Barnsley Biodiversity Action Plan. DRAFT Last Updated June 2021

 Biodiversity

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Floodplain Grazing Marsh consists of pastures or meadows in river floodplain areas that are periodically inundated or have a high water-table; they are often criss-crossed by ditches which retain water and dampness.


In the Dearne Valley, Floodplain Grazing Marsh sites have shallow subsistence flashes and excavated pools in wet grassland. In winter time they are extensively flooded for overwintering species. They have ditches, foot-drains and scrapes to retain water in the damp grassland. The water levels are in part controlled by the use of sluices and sometimes pumps.


Most sites have an important role in flood defence, being used by the Environment Agency as washlands or flood reservoirs, the sites filling to capacity when the river is high and settlements are at risk of flooding.

Floodplain Grazing Marsh - the combination of wet grasslands and shallow open water with muddy areas - supports a range of wildlife.


Grazing Marshes are particularly important for the breeding waders such as Lapwing, Redshank and Snipe, and when more extensively flooded with shallow water in winter months, they support over-wintering wildfowl such as Wigeon and Teal in high numbers.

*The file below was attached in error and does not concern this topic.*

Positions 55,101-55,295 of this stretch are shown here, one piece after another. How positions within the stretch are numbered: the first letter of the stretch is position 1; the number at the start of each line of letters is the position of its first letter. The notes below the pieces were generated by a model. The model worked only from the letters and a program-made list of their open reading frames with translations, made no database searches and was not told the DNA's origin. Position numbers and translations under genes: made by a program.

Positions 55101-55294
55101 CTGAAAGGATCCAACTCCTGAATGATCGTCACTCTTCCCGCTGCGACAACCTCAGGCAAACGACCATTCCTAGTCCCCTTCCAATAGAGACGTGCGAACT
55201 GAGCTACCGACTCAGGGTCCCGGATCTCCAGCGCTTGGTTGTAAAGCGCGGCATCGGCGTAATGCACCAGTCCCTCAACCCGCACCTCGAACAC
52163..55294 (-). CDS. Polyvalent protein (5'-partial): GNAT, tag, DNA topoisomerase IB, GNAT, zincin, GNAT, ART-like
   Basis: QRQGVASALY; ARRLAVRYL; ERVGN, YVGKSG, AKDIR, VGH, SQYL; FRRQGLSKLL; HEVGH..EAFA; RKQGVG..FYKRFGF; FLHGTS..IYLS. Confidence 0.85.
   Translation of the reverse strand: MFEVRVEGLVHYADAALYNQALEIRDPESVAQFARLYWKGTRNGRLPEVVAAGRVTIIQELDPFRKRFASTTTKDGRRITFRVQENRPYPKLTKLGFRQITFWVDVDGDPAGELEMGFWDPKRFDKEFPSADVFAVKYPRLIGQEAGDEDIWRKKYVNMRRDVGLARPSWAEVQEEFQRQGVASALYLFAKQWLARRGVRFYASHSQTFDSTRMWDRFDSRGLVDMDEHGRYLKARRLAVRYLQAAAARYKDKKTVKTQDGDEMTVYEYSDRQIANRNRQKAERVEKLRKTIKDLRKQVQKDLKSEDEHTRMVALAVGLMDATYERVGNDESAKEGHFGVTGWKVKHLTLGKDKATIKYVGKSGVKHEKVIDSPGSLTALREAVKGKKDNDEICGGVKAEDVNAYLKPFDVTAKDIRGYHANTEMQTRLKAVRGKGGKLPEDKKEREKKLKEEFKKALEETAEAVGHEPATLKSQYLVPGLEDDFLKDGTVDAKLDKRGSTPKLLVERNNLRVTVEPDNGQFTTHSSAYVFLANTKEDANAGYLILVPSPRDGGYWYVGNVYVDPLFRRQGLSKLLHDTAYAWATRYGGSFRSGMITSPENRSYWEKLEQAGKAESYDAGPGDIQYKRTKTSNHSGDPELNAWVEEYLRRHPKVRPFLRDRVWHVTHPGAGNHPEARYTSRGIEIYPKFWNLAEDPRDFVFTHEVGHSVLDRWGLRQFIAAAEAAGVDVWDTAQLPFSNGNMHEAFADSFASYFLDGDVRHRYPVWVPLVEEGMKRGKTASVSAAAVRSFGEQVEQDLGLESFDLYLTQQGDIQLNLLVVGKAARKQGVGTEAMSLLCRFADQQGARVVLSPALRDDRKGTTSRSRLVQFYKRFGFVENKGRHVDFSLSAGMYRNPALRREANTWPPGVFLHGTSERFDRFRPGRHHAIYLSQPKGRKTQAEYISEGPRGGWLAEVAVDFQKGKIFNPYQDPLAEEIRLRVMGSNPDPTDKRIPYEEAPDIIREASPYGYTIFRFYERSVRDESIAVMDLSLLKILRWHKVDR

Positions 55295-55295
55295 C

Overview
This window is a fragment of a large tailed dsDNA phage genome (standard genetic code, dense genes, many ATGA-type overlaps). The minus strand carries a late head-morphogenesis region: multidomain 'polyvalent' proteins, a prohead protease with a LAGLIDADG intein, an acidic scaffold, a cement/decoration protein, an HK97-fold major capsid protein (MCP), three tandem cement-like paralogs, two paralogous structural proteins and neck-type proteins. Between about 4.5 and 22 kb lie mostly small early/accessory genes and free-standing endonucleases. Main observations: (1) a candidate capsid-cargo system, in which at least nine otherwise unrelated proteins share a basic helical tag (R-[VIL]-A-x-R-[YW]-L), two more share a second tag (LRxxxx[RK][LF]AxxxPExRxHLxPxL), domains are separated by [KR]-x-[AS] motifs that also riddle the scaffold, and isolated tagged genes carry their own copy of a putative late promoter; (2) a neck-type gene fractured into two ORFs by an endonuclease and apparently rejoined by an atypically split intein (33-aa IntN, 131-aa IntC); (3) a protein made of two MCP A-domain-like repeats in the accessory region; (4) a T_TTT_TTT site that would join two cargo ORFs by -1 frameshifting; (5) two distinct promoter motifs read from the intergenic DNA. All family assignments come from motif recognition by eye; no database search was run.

Priority habitat

Floodplain Grazing Marsh is a national priority habitat.


Floodplain Grazing Marsh is identified as neutral grassland* and/or marshy grassland in Phase 1 habitat surveys.


*The National Vegetation Classification identifies the following plant communities for inundated grassland:

MG4 Burnet floodplain meadow

MG5 Knapweed meadow

MG7 Foxtail grassland

MG11 Silverweed pasture.


Neutral Grassland or Lowland Meadow, another national priority habitat, includes seasonally inundated wet grassland and floodplain meadows.


The distinguishing features for Floodplain Grazing Marsh are its open water features and muddy areas and its management to maintain these features and the wildlife species they support.


Floodplain Grazing Marsh is a local priority habitat because of its national status and scarcity, the wildlife it supports - especially breeding and overwintering birds - and the opportunities for conservation.

The wet grassland of Floodplain Grazing Marsh is found on alluvial soils in river floodplain areas. It is dependent on periodic inundation and high but seasonally variable water levels.


It is sustained after winter flooding by a summer hay-cut and consequent grazing, or spring and summer grazing.

Grazing Marsh does not itself have extensive areas of tall fen species like reeds but is part of the mosaic of wetland habitats with open water, fen and reedbed.


For more information on Floodplain Grazing Marsh,follow these links:

Wombwell Ings

Floodplain grazing marsh